After weeks of inside analysis and expert projections, the College Football Playoff committee settled the game’s greatest debate on Sunday by announcing Clemson, Alabama, Michigan State and Oklahoma as the four programs that will compete for this year’s national championship.
Led by top-ranked, and still undefeated Clemson, this year’s group consists of conference champions from the ACC, SEC, Big Ten and Big 12, and both head coach Dabo Swinney’s Tigers and head coach Nick Saban’s Crimson Tide were included in the committee’s first top-four of the season in Week 10.
On December 31st, Clemson will square-off with fourth-ranked Oklahoma in the semi-finals at the Capital One Orange Bowl, while second-ranked Alabama is scheduled to meet Michigan State in the Goodyear Cotton Bowl Classic.
Eleven days later, the two winners will meet to decide this year’s national champion in the College Football Playoff National Championship at University of Phoenix Stadium in Glendale, Arizona on January 11th.
Despite having lost a home game to 12th-ranked Ole Miss during the regular season, Alabama (12-1) owns an impressive resume that’s littered with victories over SEC foes and nationally ranked opponents such as LSU, Auburn, Florida, Georgia, and Mississippi State. And if that’s not enough, the Crimson Tide will also have experience on their side.
Last season, the Crimson Tide also lost to Ole Miss during the regular season before earning an invite to the first College Football Playoff. But before Saban’s squad had a chance to play for the national championship, fourth-ranked Ohio State ended Alabama’s title run with a seven-point win over the SEC big-shots in the semi-finals at the AllState Sugar Bowl.
Under a cloud of controversy, Clemson (13-0) secured the ACC crown with Saturday’s 45-37 win over North Carolina after it appeared as though the visiting Tar Heels had recovered their on-side kick with a little more than a minute remaining in regulation. While the replay didn’t support the call, the referees claimed that UNC was off-side, ending any chance of a last-second comeback.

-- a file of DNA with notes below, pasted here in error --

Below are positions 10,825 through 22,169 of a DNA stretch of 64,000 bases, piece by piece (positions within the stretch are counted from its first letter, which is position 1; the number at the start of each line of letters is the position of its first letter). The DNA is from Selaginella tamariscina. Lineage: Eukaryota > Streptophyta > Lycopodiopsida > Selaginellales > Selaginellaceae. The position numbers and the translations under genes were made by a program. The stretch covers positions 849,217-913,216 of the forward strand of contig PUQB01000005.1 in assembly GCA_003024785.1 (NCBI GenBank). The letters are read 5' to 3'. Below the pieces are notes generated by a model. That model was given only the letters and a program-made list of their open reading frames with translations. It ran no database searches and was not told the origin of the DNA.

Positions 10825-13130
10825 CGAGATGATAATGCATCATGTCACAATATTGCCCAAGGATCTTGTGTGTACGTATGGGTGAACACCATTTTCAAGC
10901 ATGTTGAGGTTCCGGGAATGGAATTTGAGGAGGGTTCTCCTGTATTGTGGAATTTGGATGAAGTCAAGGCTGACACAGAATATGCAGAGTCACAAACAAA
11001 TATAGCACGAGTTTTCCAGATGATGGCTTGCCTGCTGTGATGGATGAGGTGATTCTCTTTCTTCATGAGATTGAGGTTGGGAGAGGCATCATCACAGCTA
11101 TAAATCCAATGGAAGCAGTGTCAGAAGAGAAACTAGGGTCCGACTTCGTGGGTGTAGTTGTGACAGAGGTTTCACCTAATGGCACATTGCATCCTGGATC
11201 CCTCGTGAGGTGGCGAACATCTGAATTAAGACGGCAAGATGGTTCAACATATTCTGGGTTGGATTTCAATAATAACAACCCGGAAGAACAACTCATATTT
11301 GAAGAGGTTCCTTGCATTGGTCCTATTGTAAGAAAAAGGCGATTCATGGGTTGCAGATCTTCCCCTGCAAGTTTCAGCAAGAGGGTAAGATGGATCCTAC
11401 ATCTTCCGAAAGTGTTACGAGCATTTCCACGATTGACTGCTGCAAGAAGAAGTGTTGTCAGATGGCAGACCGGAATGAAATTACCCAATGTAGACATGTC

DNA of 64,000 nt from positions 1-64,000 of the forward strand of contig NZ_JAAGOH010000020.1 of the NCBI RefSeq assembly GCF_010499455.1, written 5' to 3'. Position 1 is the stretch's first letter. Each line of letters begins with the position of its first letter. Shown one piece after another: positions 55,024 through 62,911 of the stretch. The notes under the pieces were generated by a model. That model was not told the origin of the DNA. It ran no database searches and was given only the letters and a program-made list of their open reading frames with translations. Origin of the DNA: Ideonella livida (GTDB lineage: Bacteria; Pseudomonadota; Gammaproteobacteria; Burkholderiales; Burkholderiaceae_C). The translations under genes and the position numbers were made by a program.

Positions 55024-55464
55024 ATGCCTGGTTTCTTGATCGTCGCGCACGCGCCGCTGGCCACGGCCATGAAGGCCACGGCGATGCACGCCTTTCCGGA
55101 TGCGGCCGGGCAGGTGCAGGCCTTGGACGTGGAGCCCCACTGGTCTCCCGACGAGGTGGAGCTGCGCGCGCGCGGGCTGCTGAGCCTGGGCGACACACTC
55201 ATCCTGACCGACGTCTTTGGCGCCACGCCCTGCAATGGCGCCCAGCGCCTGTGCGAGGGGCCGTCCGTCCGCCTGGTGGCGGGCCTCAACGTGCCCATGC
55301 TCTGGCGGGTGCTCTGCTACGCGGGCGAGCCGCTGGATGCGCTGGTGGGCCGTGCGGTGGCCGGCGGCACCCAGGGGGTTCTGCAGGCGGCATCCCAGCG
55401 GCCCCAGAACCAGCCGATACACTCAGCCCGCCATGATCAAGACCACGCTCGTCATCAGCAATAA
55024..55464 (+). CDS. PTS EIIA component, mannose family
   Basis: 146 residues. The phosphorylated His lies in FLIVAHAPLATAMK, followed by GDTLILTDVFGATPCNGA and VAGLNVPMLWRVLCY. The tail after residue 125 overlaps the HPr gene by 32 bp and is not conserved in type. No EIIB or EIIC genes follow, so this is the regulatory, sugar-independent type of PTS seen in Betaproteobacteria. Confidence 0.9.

While Clemson is undefeated, the Tigers just haven’t played the same type of schedule that’s played by an SEC heavyweight like Alabama. Victories over Notre Dame, Florida State, and most recently, tenth-ranked North Carolina, represent this team’s best work, and it will be interesting to see how the Tigers fare against the Big 12 champ.
Coincidentally, Clemson dealt Oklahoma (11-1) a 40-6 beating in last year’s Russell Athletic Bowl. But that won’t help these Tigers when they tangle with a team that’s bringing a seven-game winning streak into the rematch that includes consecutive victories against No.6 Baylor, No.18 TCU, and No.11 Oklahoma State.
Now a junior, Oklahoma starting quarterback Baker Mayfield was powerless to help his Sooner’s in last year’s deflating loss to Clemson while ineligible due to his transfer from Texas Tech. And the star signal-caller hasn’t forgotten.
”A frustrating end to a frustrating season. We got dominated,” said Mayfield. ”Not the way you want to end your season. A terrible feeling.”
In this past Saturday’s Big Ten Championship, third-ranked Michigan State [12-1] punched its ticket to college football’s final four with a cinematic final drive that gave the Spartans a 16-13 win over fifth-ranked Iowa.
Along with Iowa and an early win against 15th-ranked Oregon, the Spartans have earned their trip to the semi-finals and a match-up against Alabama by defeating the likes of 14th-ranked Michigan and seventh-ranked Ohio State–the defending national champions.